This week was a very exciting one for me as I started my first lesson of eight with Comedy Store Player and Artistic Director of Improbable. I had been recommended to do a course with him years ago and when I saw him perform in Suki Websters Guest Speaker in 2017, I knew that it was something I had to do if it ever came up.
Right from the start Lee is highly engaging and whilst he ends up saying a lot of stuff that ends up being very funny and a punchline to a joke he didn’t realise he started, he is also a very good teacher and in the first lesson I learnt so much. I kept checking the time to make sure it hadn’t run over because it was so in depth from the get go.
We started off the lesson do one word at the time stories to focus on our inner brain and to listen to how it responds when a story is being told out and how we feel about that. For each round we had a different point to look out for and we rotated around partners to explore different areas of our thoughts we should be listening to. One round I was paired up with Lee and it was the fastest round of one word at a time I have ever played, there was no gaps to think it was word, word,word word and it was great to play it like that. It was interesting listening to you inner self when you played this game and understanding the questions that you are asking yourself about what is happening and opinions being created.
This week we focussed loosely on the theories of Chekhov and how actors use ‘Psychological gestures’. The terms that Lee used throughout was Mold, Float and Fly and told us to think of ways and motions that we will think of that we will relate to each one. Whilst these are all the technical terms, I am going to describe them in my own way below so when I refer to them next I will look at this and understand everything.
+ Mold / The Frozen – When you move throughout a space allow the area around you to become a heavy sort of element that when you naturally move through it, it feels like weight of the element around you is forcing you to slow down your movements, you do not have to slow down but all in all you start to feel ‘heavy’.
When I walked around the space I imagined that the element around me was heavy snow and that I was fighting against it. This was really interesting to see how my body reacted to this as i felt the pressure and I realised that my hands started to screw up quite a lot, I was cautious about the steps that I took and I felt the weird sensation of heavy. (Also I had Let It Go Stuck in my head in this whole exercise).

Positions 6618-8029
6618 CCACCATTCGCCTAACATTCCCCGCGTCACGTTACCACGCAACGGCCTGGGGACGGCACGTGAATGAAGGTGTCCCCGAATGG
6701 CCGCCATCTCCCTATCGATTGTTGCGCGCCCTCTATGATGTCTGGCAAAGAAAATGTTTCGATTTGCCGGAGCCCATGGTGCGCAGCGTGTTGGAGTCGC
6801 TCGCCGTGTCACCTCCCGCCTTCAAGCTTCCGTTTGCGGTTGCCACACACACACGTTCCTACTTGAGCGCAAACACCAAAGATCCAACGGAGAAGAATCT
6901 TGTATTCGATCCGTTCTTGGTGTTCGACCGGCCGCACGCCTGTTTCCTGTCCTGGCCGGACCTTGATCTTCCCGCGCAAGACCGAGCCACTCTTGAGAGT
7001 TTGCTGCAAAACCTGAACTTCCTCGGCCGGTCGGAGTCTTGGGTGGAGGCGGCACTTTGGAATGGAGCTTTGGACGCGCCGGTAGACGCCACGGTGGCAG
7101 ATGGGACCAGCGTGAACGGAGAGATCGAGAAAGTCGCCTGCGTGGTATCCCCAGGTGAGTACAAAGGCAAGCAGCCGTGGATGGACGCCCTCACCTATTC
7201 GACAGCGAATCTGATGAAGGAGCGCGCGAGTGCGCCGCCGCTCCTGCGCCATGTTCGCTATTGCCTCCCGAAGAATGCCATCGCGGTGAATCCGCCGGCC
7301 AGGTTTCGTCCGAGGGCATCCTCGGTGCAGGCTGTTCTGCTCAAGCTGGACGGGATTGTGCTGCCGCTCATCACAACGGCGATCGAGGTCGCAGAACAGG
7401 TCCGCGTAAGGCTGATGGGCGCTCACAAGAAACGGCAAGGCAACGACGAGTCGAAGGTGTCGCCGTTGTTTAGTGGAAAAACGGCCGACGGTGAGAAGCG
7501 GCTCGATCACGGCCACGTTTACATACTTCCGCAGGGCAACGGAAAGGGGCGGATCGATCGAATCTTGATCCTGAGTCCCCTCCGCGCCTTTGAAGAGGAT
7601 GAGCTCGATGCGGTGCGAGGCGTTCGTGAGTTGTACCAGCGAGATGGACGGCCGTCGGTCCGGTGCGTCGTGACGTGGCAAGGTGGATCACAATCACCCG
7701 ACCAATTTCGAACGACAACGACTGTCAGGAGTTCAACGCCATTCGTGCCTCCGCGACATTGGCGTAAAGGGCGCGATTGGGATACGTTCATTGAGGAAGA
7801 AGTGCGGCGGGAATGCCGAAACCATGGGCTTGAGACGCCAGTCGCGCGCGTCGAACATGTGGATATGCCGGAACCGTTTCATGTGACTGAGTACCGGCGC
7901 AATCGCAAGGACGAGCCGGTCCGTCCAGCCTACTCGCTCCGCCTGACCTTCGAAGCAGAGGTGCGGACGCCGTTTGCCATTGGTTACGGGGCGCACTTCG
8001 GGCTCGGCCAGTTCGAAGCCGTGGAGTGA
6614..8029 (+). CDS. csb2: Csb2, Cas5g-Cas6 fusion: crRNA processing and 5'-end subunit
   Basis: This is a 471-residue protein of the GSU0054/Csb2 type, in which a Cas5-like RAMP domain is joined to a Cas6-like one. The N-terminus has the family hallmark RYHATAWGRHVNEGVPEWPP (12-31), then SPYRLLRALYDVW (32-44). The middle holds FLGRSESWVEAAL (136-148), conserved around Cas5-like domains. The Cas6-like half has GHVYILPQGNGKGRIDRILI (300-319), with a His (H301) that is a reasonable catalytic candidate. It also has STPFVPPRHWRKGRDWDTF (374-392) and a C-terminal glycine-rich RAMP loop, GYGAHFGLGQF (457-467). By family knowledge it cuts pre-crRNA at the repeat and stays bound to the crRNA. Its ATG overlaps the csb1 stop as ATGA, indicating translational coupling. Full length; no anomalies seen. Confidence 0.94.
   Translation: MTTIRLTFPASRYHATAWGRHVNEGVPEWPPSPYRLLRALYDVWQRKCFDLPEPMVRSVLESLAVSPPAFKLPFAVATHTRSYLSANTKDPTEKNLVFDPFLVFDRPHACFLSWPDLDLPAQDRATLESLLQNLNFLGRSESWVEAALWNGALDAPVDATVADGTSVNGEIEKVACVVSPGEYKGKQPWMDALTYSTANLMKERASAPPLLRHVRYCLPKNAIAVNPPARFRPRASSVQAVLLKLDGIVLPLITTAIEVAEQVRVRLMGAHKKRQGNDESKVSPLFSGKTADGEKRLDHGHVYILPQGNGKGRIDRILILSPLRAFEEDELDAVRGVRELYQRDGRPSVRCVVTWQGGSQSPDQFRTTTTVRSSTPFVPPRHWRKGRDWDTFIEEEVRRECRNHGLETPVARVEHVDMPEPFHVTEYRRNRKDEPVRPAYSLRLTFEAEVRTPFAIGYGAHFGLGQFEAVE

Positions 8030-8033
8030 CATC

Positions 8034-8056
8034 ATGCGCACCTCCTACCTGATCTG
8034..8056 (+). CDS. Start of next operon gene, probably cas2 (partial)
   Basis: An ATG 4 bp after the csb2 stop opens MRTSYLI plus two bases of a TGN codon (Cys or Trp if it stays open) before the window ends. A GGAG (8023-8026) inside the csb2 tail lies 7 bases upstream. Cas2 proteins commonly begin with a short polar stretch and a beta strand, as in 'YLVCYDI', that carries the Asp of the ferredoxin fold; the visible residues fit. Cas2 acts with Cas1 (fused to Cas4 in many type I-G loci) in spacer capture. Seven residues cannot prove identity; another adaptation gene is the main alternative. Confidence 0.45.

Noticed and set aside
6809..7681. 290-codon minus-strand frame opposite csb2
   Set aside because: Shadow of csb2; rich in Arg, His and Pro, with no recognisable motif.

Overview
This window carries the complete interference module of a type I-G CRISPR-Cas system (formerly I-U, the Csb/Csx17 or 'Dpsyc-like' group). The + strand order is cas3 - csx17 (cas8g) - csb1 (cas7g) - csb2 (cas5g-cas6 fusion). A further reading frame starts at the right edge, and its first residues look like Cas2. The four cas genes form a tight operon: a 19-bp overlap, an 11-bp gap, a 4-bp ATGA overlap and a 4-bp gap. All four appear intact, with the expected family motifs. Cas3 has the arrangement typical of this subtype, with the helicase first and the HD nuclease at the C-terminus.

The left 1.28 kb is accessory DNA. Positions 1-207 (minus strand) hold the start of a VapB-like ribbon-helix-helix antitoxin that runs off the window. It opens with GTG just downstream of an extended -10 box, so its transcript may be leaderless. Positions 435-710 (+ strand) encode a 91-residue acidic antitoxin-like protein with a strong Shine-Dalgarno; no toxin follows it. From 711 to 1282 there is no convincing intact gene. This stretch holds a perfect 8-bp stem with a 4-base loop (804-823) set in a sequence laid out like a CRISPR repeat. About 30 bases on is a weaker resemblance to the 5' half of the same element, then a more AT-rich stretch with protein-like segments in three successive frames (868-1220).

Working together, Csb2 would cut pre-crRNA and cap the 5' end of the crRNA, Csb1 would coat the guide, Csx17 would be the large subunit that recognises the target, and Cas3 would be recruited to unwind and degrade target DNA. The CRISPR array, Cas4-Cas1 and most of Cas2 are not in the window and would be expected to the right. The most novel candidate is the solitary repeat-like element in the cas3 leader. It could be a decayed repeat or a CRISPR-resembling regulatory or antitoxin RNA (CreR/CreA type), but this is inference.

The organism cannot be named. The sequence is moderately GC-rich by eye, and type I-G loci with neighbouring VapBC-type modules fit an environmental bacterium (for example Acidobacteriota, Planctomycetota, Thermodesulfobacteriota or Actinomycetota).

+ Float / The Magic –When you move throughout a space, this time you allow the space around you to move you but this time it is light and feels like you are being pushed about by something light like bubbles. This automatically creates a feeling of lightness and makes the movements look at lot more jolly and optimistic.
When I walked around the room my automatic thought went to magic and felt that I was being pushed around by the spell Wingardium Leviosa. I think this could be because I was listening to the podcast Potterless that day but also it was the first thing my mind went to when I thought of light.
+ Fly / The Ru Paul – The final style of movement you have to think of like a point of the end of a jet plane stick in your back pushing you forward – this means that your movements are confident and fast and very erratic. It means when you walk you have a sense of strength and a strong energy around you.
When we did this exercise I automatically thought of Ru Paul’s Drag Race runway and the confidence that the Queens have when they walk down the catwalk. I automatically felt I was trying to channel that energy.
The one important lesson about all of these types of movements is that they change the way you enter or work in a scene. To prove this, we saw a number of scenes where people would enter the scene using one of these movements and to watch what it does to a scene. We did this for quite a few times and then we focussed on what happens if you put more then one of these in a scene and it is fascinating the way it effects the scene.
I was in a scene where I was working with another improviser and we were both given different directions that were whispered to us so only we knew. When it came to the scene it was so fun to play and it deliberately forced me to amp up the movements and facial expressions. It was a really insightful lesson and I felt that I learnt a lot.
Case Study – Cheers
One thing that Lee Simpson highlighted was that in improv a lot of the time we tend to forget to focus on the way we enter the stage – usually we forget this. He said that a great example is to look at the way people enter the pub in the television show Cheers. Apparently the way that certain characters never changed because it became a huge iconic part of the show (watch the clip below for an example). The entrance into a scene can be just as important as the actual scene so the next time you enter do a Mold, Float, or Fly an see the impact you can have in the scene